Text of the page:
I spent three years of my career as a Support Engineer at prominent companies such as CircleCI, Travis CI, PSPDFKit, and Bitrise. In that time, I learned about a lot of things but the biggest takeaway for my future roles was how to write an effective support ticket.
Imagine receiving this email - no metadata, no links, just:
Can you fix my problem?
I would help current and potential customers integrate, maintain and optimize my employer’s tool or SDK. I’ve supported customers using a variety of methods such as email, ticket-based, instant messaging, phone, and video chat support. Customers are generally more forthcoming in the second half of that list: phone and video chat. Generally friendlier too! But often times it was like pulling teeth to get any sort of helpful information while interacting with customers over email, ticket-based or instant messaging style support.
In those three years, I interacted with a lot of people. Ranging from 50 to 200 tickets a week depending on my role and the topic I was covering at the time. My favourite customers were the ones who were appreciative of my work and cognizant of my time. My least favourite were the ones who were derogatory and swore at me and my manager in chat. You suck Eric!
I will show you how to write a proper support ticket at the end of this blog post but for right now let’s cover some key tactics for being a good customer to support workers.
Don’t be an entitled free customer. We all love free stuff. Heck, I’ll go looking around on garbage day for free stuff. But understand we live in a capitalist hell-scape and free tiers of products will never receive the same level of support as paid customers. If you want top-tier anything, pay for it. Whether that be by paying for a paid plan, support contract, or hiring a consultant. At the very least, don’t take it out on the front line people as we don’t make the rules, we just follow them.
Don’t post on social media about specific employees but especially if it’s negative. Let me set the stage, I start my shift and receive something along the lines of that bad support ticket example. I try my best to help them but they are slow to respond and won’t provide any pertinent additional information. They stop responding and then I get a message from my manager saying they tweeted something along the lines that the companies support is useless with a screenshot naming me directly. On top of looking like a dumbass because any reader can see he didn’t answer my questions, it was just a dick move. If you have a concern, send a private message to their manager or a public message not naming them.
Do say thank you but don’t be creepy. Support workers love having their work appreciated. A lot of people view support as being an entry level position but it takes practice and training to be effective. Say thank you after a pleasant support experience but don’t be creepy. I’ve had multiple occasions where I was made uncomfortable. I’m a femme with a femme name and don’t need men commenting on my Zendesk profile picture.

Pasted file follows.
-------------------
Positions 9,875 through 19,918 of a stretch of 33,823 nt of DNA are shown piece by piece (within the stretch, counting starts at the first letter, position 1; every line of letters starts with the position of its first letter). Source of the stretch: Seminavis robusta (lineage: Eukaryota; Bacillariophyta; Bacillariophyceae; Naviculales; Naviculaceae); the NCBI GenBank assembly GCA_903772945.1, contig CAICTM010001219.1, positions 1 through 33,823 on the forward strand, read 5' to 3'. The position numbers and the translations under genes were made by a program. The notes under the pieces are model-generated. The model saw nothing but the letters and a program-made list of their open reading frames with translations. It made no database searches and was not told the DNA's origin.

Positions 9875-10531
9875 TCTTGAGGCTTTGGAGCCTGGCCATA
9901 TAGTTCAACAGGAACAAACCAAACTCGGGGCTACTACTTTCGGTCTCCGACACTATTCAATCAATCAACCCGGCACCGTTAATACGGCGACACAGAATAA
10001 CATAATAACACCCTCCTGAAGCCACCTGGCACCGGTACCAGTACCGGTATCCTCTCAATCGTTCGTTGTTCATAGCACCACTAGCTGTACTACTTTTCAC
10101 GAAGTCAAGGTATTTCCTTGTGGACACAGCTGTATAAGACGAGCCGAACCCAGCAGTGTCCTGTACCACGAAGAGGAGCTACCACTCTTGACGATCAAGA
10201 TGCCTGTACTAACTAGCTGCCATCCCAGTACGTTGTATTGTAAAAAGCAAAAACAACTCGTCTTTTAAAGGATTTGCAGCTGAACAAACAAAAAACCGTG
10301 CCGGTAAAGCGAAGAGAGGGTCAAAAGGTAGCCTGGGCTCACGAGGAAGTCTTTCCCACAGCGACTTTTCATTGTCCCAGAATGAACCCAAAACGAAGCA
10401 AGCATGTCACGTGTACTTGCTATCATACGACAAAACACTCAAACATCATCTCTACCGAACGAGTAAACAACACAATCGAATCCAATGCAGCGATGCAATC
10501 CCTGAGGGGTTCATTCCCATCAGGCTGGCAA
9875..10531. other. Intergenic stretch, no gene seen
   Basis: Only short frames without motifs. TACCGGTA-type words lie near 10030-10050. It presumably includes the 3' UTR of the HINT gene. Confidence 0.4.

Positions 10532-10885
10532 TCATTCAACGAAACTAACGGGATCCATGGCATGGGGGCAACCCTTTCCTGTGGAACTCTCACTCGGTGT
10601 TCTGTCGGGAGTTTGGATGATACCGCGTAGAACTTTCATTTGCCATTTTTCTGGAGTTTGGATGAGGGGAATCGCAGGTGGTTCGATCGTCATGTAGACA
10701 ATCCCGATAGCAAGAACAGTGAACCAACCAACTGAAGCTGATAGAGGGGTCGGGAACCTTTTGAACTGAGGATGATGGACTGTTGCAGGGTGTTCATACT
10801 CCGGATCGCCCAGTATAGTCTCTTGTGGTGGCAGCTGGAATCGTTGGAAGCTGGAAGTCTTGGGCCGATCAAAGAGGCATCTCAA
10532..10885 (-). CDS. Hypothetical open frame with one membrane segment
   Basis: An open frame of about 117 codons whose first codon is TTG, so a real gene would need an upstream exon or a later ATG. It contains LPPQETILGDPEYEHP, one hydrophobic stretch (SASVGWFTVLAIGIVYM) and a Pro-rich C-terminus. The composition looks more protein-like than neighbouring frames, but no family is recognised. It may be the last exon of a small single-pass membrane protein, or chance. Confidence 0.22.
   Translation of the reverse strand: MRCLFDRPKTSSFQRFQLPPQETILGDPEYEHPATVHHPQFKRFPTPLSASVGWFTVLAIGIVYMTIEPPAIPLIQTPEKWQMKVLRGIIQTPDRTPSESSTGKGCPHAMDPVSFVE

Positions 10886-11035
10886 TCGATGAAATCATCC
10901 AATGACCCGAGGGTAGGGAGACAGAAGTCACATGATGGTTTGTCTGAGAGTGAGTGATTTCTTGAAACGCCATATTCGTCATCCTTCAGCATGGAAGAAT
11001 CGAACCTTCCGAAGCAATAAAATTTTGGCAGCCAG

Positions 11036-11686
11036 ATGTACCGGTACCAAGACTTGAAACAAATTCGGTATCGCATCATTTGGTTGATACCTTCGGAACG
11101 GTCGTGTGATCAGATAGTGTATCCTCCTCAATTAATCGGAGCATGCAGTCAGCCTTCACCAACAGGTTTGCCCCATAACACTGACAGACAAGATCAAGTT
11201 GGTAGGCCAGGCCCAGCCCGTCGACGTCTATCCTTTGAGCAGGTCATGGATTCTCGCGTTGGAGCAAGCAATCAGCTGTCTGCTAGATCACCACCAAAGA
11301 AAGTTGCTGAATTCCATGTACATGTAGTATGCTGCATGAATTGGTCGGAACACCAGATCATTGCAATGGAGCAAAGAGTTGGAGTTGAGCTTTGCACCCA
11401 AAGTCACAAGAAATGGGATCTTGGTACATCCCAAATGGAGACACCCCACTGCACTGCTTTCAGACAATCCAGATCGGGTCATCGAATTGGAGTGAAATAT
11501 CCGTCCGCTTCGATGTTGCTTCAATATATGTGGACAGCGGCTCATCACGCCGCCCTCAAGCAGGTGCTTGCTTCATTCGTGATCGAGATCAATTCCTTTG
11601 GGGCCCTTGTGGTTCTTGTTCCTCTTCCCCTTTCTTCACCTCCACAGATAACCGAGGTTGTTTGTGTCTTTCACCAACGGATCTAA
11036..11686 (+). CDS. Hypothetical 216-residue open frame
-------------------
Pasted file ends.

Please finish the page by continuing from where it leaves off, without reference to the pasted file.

Don’t stalk your handler on social media. During a instant messaging chat, I had a customer say I looked nice in my most recent Instagram post. How do you even respond to that? This rolls into the same area as the previous example but please, for the love of god, don’t search up a support worker without permission. This varies person to person, but I had a recurring customer who one day asked if they could follow me on Twitter and asked for my handle. This provides consent. I am okay with this but don’t just search up someone’s name and especially don’t comment on their posts during a support chat. People’s social media’s are generally personal and this is work time.
Don’t open a thousand tickets. At one of the companies I worked at, we had an Alex problem. Alex would open a ticket literally every day, sometimes multiple times per day. Until we put in precautions for that account, our ticket numbers increased by almost 1/3. He’d have multiple tickets in L2, L3 and with the engineering team. We loved the enthusiasm but requested that Alex batch his questions so one request wasn’t a single question but several that we could answer at once. At one point, we had a Alex filter in Zendesk. 😭😩😂
Don’t assume women are less skilled than men. This should be obvious by now but unfortunately isn’t. Nearing the end of my time in support, I was in escalated support positions but also helped in front-line support like instant chat. I regularly had customers ask for “another agent” because of my feminine name and they assumed I was less experienced. You might say that this is just me assuming but one customer literally told my manager this and he said I was one of the experienced support agents. I hope this customer felt like an ass, because he was being one. Gender does not mean anything when it comes to experience! Assume women (and non-binary folks) are as experienced or more experienced than you. Especially support workers. This is what we do every day.
So let’s get back to that support ticket.
I’m trying to implement caching in a React Native project. I’ve read the documentation on your website and through some posts on Stack Overflow. I’m having a hard time figuring out how to set the trigger for when the cache is invalidated and recreated.
Here is my build link: link and my .yml file: gist.github.com. I’ve enabled support access and have dev privileges on the account.
It says, in the ticket, what Rebecca‘s trying to achieve and what they’re having a hard time with. It links to the logs and their configuration file and makes sure we have access. For some companies, the last part may not be necessary and in that case ask what is necessary.
This was mainly a satirical post but I hope you learned something and if anything should be taken from this post - it’s that support workers are people and deserve respect.